Every other night, the shrapnel-scarred S.S. Victory leaves its port in Larnaca, Cyprus, and at a leisurely pace steams southeast for the port of Junieh just north of Beirut and about two kilometers from the famed Casino Lebanon. On this particular night, the captain, a leather-faced Greek who knows the eastern Mediterranean as if it were his own private pond, sets the engines at half-speed and sips from a mug of strong, black coffee.
“Don’t worry, my friend,” he laughs, sensing my uneasiness. “She is a strong ship.”
A few weeks before this voyage, a sister ship took a direct hit. Several crew members and passengers were injured, and one passenger died. Since then, the Victory has sailed to a spot in international waters just out of reach of artillery fire and transferred passengers and cargo to wood-hulled launches. Radar has a harder time reflecting off wooden boats.
A cabin boy—probably 16 years old—stops to chat. He is tall and thin, so I ask him if he plays basketball and then inwardly cringe at my cultural imperialism. “Larry Bird!” he exclaims, his eyes brightening. “He’s my favorite; but I hate Magic Johnson.” We chat for a few minutes about American basketball, and I am amazed that he already knew my very own Detroit Pistons were battling toward a second championship. For a moment, I have forgotten my fear, and we are two strangers in Chicago discussing the NBA.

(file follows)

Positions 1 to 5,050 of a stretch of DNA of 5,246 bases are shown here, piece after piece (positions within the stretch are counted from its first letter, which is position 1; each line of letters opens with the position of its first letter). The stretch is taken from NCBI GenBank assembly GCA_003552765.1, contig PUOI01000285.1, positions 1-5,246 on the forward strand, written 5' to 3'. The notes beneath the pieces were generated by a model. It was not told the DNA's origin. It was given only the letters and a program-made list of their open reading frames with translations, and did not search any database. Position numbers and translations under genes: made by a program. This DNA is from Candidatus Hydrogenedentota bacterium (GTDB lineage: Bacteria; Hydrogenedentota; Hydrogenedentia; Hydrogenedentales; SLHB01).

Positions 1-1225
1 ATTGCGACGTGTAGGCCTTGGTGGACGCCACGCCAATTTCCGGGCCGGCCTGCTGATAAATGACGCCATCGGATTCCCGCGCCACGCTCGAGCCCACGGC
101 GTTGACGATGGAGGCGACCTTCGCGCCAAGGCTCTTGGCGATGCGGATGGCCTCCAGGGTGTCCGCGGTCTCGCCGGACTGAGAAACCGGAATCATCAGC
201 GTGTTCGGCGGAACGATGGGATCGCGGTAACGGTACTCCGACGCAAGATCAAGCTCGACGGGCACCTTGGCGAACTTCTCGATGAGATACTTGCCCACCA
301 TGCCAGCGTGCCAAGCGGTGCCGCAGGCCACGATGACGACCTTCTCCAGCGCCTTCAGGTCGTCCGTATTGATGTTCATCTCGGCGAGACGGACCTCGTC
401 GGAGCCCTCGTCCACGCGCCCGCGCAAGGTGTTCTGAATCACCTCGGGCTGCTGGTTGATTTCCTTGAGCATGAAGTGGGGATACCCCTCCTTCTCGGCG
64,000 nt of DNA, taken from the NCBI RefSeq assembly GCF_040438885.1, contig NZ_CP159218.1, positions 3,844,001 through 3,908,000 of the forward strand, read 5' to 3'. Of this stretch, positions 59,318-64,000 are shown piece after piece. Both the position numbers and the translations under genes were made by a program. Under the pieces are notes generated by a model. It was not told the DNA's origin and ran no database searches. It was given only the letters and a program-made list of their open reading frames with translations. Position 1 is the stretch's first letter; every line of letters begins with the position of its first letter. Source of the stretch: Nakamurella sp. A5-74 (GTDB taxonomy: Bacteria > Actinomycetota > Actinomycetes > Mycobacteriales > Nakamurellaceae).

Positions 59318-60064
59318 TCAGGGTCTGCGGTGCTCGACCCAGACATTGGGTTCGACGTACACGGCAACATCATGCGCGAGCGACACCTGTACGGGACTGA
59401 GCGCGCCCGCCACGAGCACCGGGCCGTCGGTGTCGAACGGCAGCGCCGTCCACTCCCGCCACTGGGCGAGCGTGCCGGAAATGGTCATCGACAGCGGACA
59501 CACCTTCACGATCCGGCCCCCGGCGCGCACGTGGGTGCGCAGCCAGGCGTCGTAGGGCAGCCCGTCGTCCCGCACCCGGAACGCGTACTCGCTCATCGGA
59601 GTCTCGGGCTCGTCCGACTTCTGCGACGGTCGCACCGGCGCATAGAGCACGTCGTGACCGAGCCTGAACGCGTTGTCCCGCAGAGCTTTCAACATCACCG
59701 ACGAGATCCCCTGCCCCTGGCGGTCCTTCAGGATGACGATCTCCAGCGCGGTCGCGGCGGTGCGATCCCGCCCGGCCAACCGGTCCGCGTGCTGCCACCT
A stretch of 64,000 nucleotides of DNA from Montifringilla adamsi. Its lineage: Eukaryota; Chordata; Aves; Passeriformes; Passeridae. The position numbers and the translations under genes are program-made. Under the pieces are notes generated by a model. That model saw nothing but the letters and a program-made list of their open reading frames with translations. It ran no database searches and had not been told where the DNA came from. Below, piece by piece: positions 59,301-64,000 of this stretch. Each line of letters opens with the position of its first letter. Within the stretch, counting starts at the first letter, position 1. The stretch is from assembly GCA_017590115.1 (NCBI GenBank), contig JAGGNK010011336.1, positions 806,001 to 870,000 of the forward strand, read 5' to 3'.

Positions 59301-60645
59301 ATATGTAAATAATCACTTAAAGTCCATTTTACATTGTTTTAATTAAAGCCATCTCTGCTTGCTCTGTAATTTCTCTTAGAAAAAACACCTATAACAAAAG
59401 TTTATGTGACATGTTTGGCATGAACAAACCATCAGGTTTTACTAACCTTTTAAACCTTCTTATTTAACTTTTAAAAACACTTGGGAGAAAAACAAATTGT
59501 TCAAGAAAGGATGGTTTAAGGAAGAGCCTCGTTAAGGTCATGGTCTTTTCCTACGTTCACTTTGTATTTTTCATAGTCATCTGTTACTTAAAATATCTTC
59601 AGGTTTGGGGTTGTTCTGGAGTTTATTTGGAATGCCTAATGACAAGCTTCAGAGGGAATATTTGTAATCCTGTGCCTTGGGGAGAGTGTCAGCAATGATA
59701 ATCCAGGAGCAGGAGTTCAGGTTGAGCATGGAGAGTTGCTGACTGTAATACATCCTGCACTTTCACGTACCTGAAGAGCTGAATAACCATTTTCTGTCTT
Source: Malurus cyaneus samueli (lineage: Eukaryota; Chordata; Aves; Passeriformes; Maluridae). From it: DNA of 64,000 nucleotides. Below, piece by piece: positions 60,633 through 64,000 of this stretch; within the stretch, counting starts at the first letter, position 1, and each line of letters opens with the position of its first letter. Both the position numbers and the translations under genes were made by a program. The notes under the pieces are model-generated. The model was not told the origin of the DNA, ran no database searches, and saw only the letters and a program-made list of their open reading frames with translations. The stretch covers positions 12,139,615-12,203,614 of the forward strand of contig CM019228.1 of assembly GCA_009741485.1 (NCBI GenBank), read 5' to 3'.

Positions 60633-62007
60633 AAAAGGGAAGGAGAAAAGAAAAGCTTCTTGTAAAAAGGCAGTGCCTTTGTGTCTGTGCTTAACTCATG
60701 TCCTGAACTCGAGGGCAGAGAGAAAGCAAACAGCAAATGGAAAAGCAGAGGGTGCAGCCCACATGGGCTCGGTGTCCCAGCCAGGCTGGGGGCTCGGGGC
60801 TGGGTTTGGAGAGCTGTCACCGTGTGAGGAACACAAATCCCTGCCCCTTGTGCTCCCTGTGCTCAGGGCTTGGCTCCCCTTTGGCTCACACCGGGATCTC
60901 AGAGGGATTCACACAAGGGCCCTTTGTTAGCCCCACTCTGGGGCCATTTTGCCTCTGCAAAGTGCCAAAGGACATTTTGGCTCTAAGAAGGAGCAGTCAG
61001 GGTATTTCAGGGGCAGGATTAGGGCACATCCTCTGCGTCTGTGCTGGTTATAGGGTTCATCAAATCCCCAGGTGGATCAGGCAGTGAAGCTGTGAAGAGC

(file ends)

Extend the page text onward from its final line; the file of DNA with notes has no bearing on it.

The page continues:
Too soon, we drop basketball. He wants to know why an American would go to Beirut. I tell him I am a Christian and that I am interested in how Lebanese Christians practice their faith in conditions of war. In this part of the world, it is so much easier to talk about religious belief since ...1
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